Asked during a recent Democratic Party candidates’ debate in Nevada what he meant by socialism, self-proclaimed “democratic socialist” presidential hopeful Bernie Sanders responded by citing the example of the Scandinavian countries.
The Vermont senator stated, “When I talk about democratic socialist, I’m not looking at Venezuela. I’m not looking at Cuba. I’m looking at countries like Denmark and Sweden…”
Sanders has attracted significant support among sections of workers and young people, a sign of the initial stage of the political radicalization of the American and international working class. But the invocation of Denmark and Sweden by Sanders is yet another example of just how fraudulent his “socialist” rhetoric is.
The two Scandinavian countries of Denmark and Sweden have occupied something of a hallowed place among “progressive” circles in Europe and North America for several decades. These societies, so the argument goes, allegedly show what can be achieved if capitalism is humanised and its worst excesses controlled by state regulation, high taxes on the wealthy, and relatively generous social services and welfare provisions.
In truth, the exact opposite is the case. For a period of time in the 20th century, particularly in the immediate post-World War II era, the working class extracted certain concessions from the ruling class, which embraced Keynesian economic policies of national state regulation and co-management structures established between the trade union bureaucracy and employers’ organisations. The reforms went further than most in Sweden, Denmark, Norway and Finland. Nonetheless, they were not alms handed down from on high by far-sighted politicians, but were wrenched from the bourgeoisie by means of class struggle, the highest point of which was the victory of the Russian Revolution in 1917.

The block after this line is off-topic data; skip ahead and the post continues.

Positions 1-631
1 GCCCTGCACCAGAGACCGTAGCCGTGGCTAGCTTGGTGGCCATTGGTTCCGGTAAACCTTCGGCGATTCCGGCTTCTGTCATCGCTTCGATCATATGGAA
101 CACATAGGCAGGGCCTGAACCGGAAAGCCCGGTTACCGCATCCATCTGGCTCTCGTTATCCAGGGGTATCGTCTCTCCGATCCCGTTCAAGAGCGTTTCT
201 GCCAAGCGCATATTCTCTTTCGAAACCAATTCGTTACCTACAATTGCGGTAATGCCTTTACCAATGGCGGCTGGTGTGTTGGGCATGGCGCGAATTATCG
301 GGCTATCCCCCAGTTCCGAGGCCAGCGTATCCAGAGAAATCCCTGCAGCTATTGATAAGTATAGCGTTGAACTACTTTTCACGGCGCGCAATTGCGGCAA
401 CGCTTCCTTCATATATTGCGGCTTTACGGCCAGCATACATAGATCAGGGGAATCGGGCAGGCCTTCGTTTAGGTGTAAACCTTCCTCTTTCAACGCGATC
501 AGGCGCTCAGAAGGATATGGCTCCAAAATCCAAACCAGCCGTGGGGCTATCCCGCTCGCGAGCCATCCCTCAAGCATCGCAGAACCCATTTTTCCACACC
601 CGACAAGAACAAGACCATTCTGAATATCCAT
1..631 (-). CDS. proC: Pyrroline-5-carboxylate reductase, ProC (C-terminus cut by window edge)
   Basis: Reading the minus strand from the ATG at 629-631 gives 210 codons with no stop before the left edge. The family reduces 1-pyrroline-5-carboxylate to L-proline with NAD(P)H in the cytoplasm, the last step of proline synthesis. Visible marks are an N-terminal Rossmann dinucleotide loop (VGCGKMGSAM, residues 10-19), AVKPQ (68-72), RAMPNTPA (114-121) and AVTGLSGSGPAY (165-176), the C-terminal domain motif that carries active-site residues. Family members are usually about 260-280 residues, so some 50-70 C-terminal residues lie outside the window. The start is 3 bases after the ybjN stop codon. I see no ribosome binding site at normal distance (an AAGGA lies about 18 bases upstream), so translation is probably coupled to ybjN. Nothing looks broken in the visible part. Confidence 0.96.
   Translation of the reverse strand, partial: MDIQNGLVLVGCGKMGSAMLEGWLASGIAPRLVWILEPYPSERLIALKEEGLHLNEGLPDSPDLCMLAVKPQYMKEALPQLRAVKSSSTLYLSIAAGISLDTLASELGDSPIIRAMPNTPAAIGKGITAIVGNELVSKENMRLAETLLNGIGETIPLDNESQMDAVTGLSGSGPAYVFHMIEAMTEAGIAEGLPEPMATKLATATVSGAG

From the 1930s onwards, Sweden was dominated for decades by the Social Democrats. Responding to militant strikes by the working class—which included open clashes in 1931 when state forces fired on striking workers, resulting in five deaths—the Social Democrats instituted welfare reforms and established a national health care system.
Following the Second World War, during which the Swedish bourgeoisie maintained “neutral” status in large measure by supplying the German war machine with raw materials, the Social Democrats and trade unions implemented a co-management system. National collective agreements served to guarantee a steady and uninterrupted supply of labour to the capitalists, who reinvested much of their profits into economic activity. In exchange, workers were granted substantial wage increases, relatively generous sick leave and maternity benefits and pensions. One study of Sweden’s labour relations model, carried out by the International Institute for Labour Studies in 1998, summed up the character of the relationship between employers and the unions during the decades immediately after the war when it noted: “The parties live together in something like a marriage of convenience with no possibility of divorce.”